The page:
Patrick deWitt is on a roll. The Award winning Canadian author has just been shortlisted for the 2018 Scotiabank Giller Prize for his new novel, French Exit. And this Friday The Sisters Brothers (based on his best seller) hits the big screen, starring John C. Reilly and Joaquin Phoenix.
The Sisters Brothers is a western-inspired story that takes place in Oregon and California in 1851. It focuses on two notorious assassin brothers Eli and Charlie Sisters who get caught up in the California Gold Rush during their attempt to carry out a hit. Though there are some clearly funny moments, deWitt’s story doesn’t shy away from violence. But the book and the film find a brilliant balance between both.
Our Bonnie Laufer spoke with Patrick deWitt about how he felt about seeing The Sisters Brothers come to life.
Original-Cin: I read the book when it first came out in 2011 and It really stuck with me. Not just because of the unique story, but for its incredible black humour.
Patrick DeWitt: “Thank you. I thought it was an interesting topic when I began writing it. But I didn’t want it to be an entirely dark novel. So it was a challenge to lace it with some humour.”
OC: Well, it definitely struck a chord with readers because it became an instant best seller. Were you ready for the attention that was going to come your way?
PD: “No I was completely unprepared. You know they don't really prepare you for such things, there’s no guide book on how to deal with that kind of attention. I was lost I didn't know what to make of it all.”
OC: How do you deal with something like that and then move on to the next book?
PD: “That was difficult actually. The next book was hard to write. It was much harder to write than it should have been, maybe because of the sense of expectation, or the potential for public embarrassment.” (Laughs).
OC: I’m sure there’s a lot of pressure that goes along with it.
PD: “Yes, but I felt that I was immune to it, and then I found out that I wasn’t. I just finished another one, and it never gets easier - at least not for me anyway. However, I didn’t feel the sense of pressure I felt with my other books. It’s hard to write under those conditions, worrying about the future.”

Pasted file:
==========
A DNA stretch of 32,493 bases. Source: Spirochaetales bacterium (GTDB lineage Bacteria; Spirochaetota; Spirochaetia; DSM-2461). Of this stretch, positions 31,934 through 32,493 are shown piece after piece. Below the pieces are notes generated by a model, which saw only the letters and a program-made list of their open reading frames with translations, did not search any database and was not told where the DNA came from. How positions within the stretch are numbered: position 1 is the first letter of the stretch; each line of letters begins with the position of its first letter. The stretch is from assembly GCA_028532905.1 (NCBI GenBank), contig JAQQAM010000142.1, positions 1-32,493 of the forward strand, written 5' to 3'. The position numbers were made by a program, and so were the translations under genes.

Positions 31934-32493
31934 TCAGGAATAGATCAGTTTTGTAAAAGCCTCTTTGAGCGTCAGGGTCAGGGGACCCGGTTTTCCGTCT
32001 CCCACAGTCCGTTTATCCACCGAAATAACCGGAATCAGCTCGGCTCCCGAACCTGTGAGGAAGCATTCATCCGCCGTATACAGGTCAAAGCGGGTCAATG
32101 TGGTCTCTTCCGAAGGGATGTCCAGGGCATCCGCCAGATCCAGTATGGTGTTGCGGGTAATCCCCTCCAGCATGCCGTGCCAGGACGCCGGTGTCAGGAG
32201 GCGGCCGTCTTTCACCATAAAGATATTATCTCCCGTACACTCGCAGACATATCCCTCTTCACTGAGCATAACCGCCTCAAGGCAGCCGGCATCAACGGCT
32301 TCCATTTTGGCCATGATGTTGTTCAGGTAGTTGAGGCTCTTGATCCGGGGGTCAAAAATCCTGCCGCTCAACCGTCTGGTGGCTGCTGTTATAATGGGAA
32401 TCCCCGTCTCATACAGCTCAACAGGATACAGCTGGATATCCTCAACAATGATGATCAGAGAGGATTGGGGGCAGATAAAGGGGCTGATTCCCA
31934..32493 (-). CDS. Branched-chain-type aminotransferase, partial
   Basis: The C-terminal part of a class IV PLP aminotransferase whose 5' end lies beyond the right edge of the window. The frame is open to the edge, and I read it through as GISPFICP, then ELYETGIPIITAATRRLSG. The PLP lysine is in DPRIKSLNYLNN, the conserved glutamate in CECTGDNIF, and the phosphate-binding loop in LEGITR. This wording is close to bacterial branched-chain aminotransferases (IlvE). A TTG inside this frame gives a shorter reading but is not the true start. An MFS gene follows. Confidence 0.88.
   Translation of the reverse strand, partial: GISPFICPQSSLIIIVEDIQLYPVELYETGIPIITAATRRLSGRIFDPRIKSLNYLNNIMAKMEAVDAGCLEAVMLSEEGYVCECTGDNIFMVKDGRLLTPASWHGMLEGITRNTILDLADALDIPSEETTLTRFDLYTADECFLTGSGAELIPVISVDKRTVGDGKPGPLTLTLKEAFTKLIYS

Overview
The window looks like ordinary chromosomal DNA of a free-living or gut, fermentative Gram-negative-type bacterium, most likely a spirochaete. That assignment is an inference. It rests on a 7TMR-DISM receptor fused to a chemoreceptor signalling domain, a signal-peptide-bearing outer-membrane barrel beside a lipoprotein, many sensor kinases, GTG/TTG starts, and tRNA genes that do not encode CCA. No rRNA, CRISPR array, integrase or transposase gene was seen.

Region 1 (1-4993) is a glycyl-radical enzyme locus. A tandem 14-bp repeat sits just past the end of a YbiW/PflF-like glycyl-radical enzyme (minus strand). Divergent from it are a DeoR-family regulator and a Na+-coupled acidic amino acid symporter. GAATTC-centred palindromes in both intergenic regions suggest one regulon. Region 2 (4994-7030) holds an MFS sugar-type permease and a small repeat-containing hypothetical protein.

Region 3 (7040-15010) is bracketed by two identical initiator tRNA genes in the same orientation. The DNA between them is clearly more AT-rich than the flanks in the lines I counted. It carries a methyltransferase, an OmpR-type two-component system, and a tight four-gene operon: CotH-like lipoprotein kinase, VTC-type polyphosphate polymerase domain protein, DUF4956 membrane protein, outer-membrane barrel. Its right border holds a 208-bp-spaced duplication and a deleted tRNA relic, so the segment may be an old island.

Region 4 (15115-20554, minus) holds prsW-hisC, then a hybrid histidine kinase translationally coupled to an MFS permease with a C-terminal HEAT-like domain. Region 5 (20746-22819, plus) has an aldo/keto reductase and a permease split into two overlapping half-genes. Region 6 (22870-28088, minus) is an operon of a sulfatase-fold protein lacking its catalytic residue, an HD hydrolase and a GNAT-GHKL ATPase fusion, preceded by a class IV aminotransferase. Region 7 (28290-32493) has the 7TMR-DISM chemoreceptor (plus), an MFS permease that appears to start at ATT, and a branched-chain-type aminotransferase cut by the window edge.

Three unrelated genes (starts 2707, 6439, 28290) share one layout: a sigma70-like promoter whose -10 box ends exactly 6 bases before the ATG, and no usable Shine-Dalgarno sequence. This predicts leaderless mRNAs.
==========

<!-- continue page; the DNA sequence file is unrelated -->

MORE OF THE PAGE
OC: This adaptation of The Sisters Brothers is really well done, but it is a bit different from the book. When you write, do you even think about actors who might play the lead roles if the book is adapted for the screen?
PD: “That actually comes after the book is competed for me. When I’m working on a novel I’m really only thinking of the language and the characters, just trying to do the best job that I can do within the confines of the novel. Once it’s done, I like to indulge in thoughts of, ‘If this were a movie, what would it actually look like?’”
OC: When were you first approached to turn this into a film?
PD: I’ve known John C. Reilly for years. We had worked together on a film called Terri, which was directed by Azazel Jacobs. Azazel read the novel and manuscript for The Sisters Brothers and he handed it off to Alison Dickey, John’s wife. She loved it and made John read it, and that was the beginning of it. They came to me and optioned it from me, and I was happy for them to have it.”
OC: John is so great in this too. He’s perfectly cast as Eli, the brother with a conscience.
PD: “Yeah, I couldn’t agree more.”
OC: It’s a bit of a love story between these two brothers, would you say?
PD: “Yes, definitely, but also a love story between Eli and his horse. There seems to be a recognition that they are similar in some way. They’re both misfits and that was hard for me not only to write but to watch.”
OC: When you watch something come to life based on something you have originally written, how does it make you feel?
PD: “I get asked that a lot and it’s really hard to put into words. It’s really difficult to sum it up in a few sentences. It’s a bunch of different feelings at the same time, but I guess the overall feeling is of relief and happiness. I’m relieved that it landed with these people and the actors who decided to come on board. I am thrilled with the casting and I think everyone really brought these characters to life in a way I could never have imagined. I feel very fortunate.”
OC: You didn’t write the screenplay and I was wondering if it was like giving up your baby and letting someone else take over the writing?
PD: “Yeah, it’s not something you do breezily, and there is a phase of coming to accept the loss of control. A fiction writer has complete control, so to give that up feels counterintuitive. But that’s just a part of the process.”
OC: At the core of the story is the theme of what drives people? What makes people do what they do even when they know it's wrong. Why did you want to explore that in this story?
PD: “I think that there are different kinds of ambition, and some ambition is healthy and some is toxic. I think this is more than evident in United States politics right now. There’s a specific type of American man for whom ambition is at the top of his agenda, so that would be an interesting character to take on I think.”
OC: I think you need to write a book about that!
PD: “Yeah, maybe.”